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There seems to be a lot of worry and hype with tomorrow’s severe weather setup. Let me start off by saying I do not expect a tornado outbreak nor do I expect a high number of tornadoes tomorrow. There will certainly be at least a low-end threat of a tornado. It isn’t out of the question we deal with a couple tornadoes tomorrow. I don’t expect them to be significant or long-lived but that doesn’t matter. If the only brief tornado tomorrow touches down on your street – it’s a big deal. Several factors tomorrow morning will help determine the overall severe weather threat tomorrow afternoon and tomorrow evening. Widespread cloud cover and a few showers are expected across North Texas, Northeast Texas, and East Texas. Uncertainty remains on how quickly skies will clear in North Texas tomorrow afternoon and how strong the cap will be along the dryline. At this time it looks like the dryline will be setup over or just west of the D/FW Metroplex. Don’t be surprised if it ends up farther west than we think right now – that happened last week. That is one reason to check back for forecast updates.

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  • Widespread cloud cover and showers in the morning hours will play a critical role in afternoon severe weather potential. If clouds/rain clears out by early afternoon then the threat of severe storms may increase for late Wednesday afternoon and Wednesday night.
  • The cap is expected to be strong ahead of the dryline tomorrow afternoon. That cap may limit/prevent thunderstorm initiation.
  • Several high-res models do develop severe thunderstorms in western North Texas by late afternoon Wednesday. Any storm that fires up could quickly become severe.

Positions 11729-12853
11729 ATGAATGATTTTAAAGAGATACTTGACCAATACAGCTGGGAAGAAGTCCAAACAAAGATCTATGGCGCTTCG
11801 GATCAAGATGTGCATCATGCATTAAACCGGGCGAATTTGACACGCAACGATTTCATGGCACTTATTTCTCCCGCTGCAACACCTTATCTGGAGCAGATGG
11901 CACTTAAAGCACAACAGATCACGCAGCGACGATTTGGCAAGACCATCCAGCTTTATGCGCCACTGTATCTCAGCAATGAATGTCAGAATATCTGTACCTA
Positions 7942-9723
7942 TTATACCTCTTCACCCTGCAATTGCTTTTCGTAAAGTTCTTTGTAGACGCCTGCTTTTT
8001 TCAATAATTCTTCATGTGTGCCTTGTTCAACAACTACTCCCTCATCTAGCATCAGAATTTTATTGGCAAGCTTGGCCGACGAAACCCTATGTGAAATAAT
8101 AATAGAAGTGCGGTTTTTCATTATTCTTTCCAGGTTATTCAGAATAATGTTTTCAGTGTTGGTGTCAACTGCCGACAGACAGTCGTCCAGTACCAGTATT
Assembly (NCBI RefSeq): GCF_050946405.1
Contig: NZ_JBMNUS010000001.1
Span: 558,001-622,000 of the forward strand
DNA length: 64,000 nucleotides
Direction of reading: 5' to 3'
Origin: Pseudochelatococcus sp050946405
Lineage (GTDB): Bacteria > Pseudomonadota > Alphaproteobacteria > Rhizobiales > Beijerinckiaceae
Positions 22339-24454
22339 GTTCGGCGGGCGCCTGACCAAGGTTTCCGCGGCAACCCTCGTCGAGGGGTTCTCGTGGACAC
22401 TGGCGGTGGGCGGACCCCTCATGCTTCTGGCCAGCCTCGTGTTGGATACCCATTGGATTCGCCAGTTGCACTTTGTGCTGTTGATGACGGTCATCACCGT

• Large hail will be the primary threat with the strongest storms (supercells). Some hailstones could be larger than 2″ and approach the size of a tennis-ball. This is conditional on actual thunderstorm development which morning clouds/rain could prevent.
  • The tornado threat is not expected to be high on Wednesday. That does not mean the tornado risk is zero. If we get supercellular initiation tomorrow afternoon then we could see a low-end tornado threat develop.
  • Depending on cloud cover we may also see a seperate severe weather risk setup in East Texas Wednesday afternoon. This would not be in association with teh dryline but an upper level disturbance moving overhead. A conditional risk for a few supercells may develop – which would need to be watched for low-level rotation. This threat is even more uncertain than the dryline threat further west. It goes without saying you should check back for forecast updates.

Jenny will have a full blog out a bit later on. She’ll cover the latest forecast information and provide a good general setup on how things may play out tomorrow. Remember – this is springtime in Texas. Don’t be scared – be prepared!